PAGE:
A Wisconsin health professional pleaded guilty to causing ill babies to suffer broken bones and bruising on Sept. 30.
Former Nurse Christopher Kaphaem, 44, admitted he left nine infants with broken legs, ribs, and bruising at the UnityPoint Health-Meriter Hospital’s intensive care unit in Madison.
Kaphaem pleaded guilty to all 19 felony counts and provided no reason for why he allegedly committed the cruel acts while working the night shift between March 2017 and Feb. 2018, according to the Associated Press (AP).
His Attorney, Jonas Bednarek, previously notified the court his client was “prepared to accept responsibility and enter pleas of guilty” in a letter according to AP.
Other court documents obtained by the Wisconsin State Journal also provide no explanation for why he claimed to inflict harm on the babies according to AP.
Nurses claimed Kaphaem would often close the door to the infants’ rooms when he checked on them, regularly ignored alarms, never asked for help, and once said he was happy to work with infants because they did not talk back to him according to AP.
Hospital staff documented a variety of injuries to the infants, including bruising, broken ribs, broken legs, and even a fractured skull. The hospital responded to this by suspending Kaphaem on Feb. 8, 2018. State regulators resorted to the extraordinary measure of suspending his nursing license to prevent him from practicing elsewhere on Mar. 19, 2018.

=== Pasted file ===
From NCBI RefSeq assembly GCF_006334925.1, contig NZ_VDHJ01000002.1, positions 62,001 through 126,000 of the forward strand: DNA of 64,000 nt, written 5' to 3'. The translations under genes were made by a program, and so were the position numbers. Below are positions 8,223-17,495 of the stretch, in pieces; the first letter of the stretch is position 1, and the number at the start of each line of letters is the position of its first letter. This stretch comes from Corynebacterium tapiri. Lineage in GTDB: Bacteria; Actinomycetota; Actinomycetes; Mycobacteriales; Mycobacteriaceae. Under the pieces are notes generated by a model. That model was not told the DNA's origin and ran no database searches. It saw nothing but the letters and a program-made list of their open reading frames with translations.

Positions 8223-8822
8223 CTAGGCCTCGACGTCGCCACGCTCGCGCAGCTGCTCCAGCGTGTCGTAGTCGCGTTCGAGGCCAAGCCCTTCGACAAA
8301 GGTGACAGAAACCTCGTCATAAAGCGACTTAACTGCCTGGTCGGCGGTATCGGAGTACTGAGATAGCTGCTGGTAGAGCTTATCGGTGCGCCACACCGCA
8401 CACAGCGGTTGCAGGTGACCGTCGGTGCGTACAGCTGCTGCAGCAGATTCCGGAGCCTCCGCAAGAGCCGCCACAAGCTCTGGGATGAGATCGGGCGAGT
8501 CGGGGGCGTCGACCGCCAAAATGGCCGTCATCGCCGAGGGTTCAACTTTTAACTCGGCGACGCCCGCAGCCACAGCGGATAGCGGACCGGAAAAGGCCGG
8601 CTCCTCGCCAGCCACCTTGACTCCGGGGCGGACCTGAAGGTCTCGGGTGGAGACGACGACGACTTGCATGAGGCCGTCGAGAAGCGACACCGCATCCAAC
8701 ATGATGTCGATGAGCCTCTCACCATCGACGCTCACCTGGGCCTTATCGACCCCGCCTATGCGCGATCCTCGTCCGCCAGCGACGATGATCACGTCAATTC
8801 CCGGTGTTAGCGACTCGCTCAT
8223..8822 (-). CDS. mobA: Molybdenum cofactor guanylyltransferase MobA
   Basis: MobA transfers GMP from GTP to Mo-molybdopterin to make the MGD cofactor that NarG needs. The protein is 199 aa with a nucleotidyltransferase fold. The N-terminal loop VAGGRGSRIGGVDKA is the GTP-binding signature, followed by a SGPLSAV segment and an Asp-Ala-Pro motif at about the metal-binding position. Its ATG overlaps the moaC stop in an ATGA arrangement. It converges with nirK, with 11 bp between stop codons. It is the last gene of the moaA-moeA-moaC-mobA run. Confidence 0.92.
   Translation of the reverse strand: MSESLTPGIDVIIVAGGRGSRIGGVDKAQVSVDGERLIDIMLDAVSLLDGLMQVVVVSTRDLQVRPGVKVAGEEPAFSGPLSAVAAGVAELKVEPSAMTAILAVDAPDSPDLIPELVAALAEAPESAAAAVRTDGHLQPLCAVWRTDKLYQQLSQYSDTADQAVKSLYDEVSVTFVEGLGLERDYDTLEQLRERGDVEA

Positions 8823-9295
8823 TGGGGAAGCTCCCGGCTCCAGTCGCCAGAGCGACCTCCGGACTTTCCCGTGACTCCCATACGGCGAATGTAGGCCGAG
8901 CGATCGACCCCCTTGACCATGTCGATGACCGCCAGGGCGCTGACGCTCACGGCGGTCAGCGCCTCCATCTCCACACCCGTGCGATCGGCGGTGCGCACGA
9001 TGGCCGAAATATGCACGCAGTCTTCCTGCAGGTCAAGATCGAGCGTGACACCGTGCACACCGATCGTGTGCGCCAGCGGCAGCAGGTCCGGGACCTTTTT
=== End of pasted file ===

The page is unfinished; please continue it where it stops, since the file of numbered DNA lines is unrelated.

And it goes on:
The Centers for Medicare and Medicaid Services released a damning report, accusing the facility of not doing enough to prevent the injuries after conducting a thorough inspection of the hospital just days after Kaphaem was suspended.
According to the report obtained by AP, the failure was so acute it constituted an immediate threat to patient health safety, and the hospital’s Medicare contract risked being terminated unless the problem was resolved.
The hospital confirmed the facility was “devastated by what happened.”
“While we are deeply saddened by these recent events, we are determined to learn from them, regain your confidence and serve our patients for generations to come,” the hospital said in a statement obtained by AP.
The hospital committed to immediately dismissing Kaphaem, cooperating with authorities, installing around-the-clock surveillance cameras in the infant intensive care unit, and setting up a telephone hotline for anyone concerned about care in the unit.
Kaphaem now faces the prospect of being sentenced for up to 148 years in prison. The 19th felony of intentional child abuse causing great bodily harm carries a maximum penalty of 25 years behind bars according to AP.
A sentencing hearing was not set at the time of publication.
The Associated Press contributed to this report.